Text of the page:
If your Bible study meeting place looks similar to the one in the image to the right, I can recommend several ways to boost discussion. For some group leaders, that may not be the goal of a room arrangement like this one – because these tend to be for very teacher-centric groups that prefer listening to an interesting presentation about the biblical text. But if you have a larger group that is used to sitting in rows, but you find yourself needing help when it’s time to get discussion started, try one or more of these tips below, and watch the conversations (or maybe I should say, “listen to the conversations” take off):
- Rearrange the room – this is the most time-consuming option you’ll have, and it requires some advanced preparation on your part. If you want to boost discussion, arrange chairs so they are in quads or triads. This will allow group members to engage in conversations that you prompt them to have as you lead them to explore the biblical text. It also is not nearly as intimidating for people to speak up in a smaller group as it is to speak up in front of 30, 40, or 50+ people.
- Find a creative way to divide the group into smaller ones – start out your Bible study with people in rows, but when it’s time for discussion, create random groups by dividing people by any number of ways: (1) place colored index cards on seats prior to people arriving; at the right time, have people group up by the color of their index card (2) place one piece of candy on each chair (chocolate, peppermint, and something else) and ask people to group up with people who have the same kind of candy (3) divide people into groups based on the month of their birthday, hair color, sex, etc. You get the idea, now get creative!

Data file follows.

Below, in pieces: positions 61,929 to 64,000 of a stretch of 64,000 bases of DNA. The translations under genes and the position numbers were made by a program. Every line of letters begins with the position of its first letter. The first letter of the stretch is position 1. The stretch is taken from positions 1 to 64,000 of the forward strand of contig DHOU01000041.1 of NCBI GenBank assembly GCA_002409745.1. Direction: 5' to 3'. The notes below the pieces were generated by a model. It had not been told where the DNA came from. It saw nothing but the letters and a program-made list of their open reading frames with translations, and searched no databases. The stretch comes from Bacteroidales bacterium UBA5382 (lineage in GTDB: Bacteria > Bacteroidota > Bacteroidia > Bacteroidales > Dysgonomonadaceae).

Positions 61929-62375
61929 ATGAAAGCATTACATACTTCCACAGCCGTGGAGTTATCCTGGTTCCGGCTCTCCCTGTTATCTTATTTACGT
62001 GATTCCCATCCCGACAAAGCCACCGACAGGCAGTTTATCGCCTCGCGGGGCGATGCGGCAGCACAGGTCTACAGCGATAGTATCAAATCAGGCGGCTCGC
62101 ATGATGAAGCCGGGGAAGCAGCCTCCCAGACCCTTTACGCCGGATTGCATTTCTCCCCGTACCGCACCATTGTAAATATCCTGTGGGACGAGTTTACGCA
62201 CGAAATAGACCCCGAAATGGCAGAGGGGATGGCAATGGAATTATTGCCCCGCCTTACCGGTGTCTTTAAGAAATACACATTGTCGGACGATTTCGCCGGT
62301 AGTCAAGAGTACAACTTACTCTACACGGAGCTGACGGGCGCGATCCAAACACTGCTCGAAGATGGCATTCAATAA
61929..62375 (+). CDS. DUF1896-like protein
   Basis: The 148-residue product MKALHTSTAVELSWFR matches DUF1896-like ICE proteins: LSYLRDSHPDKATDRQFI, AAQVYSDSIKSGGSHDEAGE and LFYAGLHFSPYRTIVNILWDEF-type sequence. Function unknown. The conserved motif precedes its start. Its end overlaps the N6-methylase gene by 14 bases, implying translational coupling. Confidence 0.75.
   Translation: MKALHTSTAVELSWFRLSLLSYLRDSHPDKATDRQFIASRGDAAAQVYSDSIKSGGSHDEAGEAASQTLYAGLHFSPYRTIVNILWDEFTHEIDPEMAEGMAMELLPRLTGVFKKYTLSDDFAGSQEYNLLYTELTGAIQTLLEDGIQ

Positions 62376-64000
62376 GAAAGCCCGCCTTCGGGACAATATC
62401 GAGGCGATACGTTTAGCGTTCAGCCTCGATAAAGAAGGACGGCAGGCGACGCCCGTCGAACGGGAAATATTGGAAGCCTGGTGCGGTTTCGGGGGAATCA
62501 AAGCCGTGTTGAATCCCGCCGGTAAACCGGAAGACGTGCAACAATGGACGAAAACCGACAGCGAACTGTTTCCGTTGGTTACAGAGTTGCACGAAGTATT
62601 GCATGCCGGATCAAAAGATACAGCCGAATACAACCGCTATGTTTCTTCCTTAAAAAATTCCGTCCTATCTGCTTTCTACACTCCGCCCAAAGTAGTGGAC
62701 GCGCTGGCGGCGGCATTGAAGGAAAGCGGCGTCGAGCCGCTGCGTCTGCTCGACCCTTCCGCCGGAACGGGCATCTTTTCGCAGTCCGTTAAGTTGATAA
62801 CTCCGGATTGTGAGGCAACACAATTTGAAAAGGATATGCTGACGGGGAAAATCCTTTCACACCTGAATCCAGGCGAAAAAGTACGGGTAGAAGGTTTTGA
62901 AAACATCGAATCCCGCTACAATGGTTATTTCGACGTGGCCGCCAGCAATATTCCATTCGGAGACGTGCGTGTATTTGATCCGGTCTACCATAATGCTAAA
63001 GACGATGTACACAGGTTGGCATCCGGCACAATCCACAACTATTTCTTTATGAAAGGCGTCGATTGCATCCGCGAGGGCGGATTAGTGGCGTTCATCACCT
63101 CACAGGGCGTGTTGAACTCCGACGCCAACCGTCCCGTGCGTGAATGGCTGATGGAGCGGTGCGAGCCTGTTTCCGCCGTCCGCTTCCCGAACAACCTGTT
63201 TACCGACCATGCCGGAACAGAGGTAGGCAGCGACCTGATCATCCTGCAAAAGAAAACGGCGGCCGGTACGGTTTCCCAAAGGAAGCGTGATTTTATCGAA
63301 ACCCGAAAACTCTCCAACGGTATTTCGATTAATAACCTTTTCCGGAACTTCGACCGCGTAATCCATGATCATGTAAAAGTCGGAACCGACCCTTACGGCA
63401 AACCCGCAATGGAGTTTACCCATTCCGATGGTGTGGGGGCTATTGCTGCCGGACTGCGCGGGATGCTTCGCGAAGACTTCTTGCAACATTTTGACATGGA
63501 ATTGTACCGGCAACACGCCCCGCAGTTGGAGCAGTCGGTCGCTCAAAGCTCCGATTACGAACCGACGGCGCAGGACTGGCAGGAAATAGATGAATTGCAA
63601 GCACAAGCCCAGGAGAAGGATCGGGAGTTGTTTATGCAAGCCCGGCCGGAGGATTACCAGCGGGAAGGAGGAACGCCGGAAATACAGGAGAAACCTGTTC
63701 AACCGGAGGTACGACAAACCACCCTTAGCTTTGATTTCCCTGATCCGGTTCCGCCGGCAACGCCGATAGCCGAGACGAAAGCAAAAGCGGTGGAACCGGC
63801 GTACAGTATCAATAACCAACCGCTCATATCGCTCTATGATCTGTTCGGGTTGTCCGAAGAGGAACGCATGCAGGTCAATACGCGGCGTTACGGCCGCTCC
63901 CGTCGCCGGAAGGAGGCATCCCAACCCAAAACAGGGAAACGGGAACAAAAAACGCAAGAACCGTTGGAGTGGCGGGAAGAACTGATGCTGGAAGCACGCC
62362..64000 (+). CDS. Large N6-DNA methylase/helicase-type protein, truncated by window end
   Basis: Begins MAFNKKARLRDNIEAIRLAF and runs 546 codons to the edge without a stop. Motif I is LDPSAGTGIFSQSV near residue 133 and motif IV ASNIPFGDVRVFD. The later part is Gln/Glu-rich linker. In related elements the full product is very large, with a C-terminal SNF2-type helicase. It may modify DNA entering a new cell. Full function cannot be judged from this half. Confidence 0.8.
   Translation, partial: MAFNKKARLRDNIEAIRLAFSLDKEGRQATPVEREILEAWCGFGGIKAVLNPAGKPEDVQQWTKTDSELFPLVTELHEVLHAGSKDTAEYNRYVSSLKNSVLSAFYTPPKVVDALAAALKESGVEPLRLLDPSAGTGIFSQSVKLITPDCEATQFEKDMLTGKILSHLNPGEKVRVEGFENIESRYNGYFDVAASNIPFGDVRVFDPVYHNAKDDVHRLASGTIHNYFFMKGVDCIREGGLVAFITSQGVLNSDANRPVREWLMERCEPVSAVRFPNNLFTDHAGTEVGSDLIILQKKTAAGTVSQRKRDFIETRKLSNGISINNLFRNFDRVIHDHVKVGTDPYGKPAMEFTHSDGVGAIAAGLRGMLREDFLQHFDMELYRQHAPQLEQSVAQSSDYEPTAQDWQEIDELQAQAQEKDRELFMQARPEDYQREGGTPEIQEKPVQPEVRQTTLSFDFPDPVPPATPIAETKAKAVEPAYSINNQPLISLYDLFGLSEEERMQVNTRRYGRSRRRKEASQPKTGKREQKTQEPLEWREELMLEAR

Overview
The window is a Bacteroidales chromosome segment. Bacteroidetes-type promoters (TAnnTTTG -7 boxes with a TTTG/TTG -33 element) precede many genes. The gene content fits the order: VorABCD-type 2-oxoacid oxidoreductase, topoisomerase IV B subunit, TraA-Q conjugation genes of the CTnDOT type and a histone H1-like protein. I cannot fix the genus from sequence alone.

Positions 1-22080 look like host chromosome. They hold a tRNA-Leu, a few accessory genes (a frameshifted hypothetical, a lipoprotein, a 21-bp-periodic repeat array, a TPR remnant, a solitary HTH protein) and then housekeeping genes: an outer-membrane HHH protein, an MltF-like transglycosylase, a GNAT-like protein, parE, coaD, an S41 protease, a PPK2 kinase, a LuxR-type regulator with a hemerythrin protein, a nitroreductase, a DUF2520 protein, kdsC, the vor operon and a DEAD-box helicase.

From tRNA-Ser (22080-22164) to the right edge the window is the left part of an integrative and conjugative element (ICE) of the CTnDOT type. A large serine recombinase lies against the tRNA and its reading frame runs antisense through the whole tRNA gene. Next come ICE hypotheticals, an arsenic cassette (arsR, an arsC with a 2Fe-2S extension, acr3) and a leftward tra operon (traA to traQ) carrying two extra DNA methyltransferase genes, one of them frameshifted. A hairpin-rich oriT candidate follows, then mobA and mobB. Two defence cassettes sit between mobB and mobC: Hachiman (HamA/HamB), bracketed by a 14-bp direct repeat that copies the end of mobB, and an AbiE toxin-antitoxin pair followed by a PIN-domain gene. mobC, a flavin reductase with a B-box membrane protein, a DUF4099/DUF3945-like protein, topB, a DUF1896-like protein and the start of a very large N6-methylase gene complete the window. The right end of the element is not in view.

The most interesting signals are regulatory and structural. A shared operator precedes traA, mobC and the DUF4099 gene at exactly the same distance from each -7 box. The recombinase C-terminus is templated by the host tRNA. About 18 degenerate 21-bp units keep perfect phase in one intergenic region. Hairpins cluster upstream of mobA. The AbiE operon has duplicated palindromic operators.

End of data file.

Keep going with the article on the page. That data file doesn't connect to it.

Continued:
- Set up round tables – Yes, they are “space killers,” and not every meeting place will be able to accommodate them, but placing six to eight people at a table creates a small group, and that creates good conversation. I would use this one sparingly, because you can get more people in your meeting place if you don’t use tables regularly! Tables limit growth, but they can enhance discussion.
By the way, if your group is used to doing more listening than talking, don’t expect a huge change the first time you group them up to discuss. It will be different than what they are used to, but people feel a connectedness to others and an ownership of the group when they are allowed to discuss their thoughts, especially those related to the biblical text.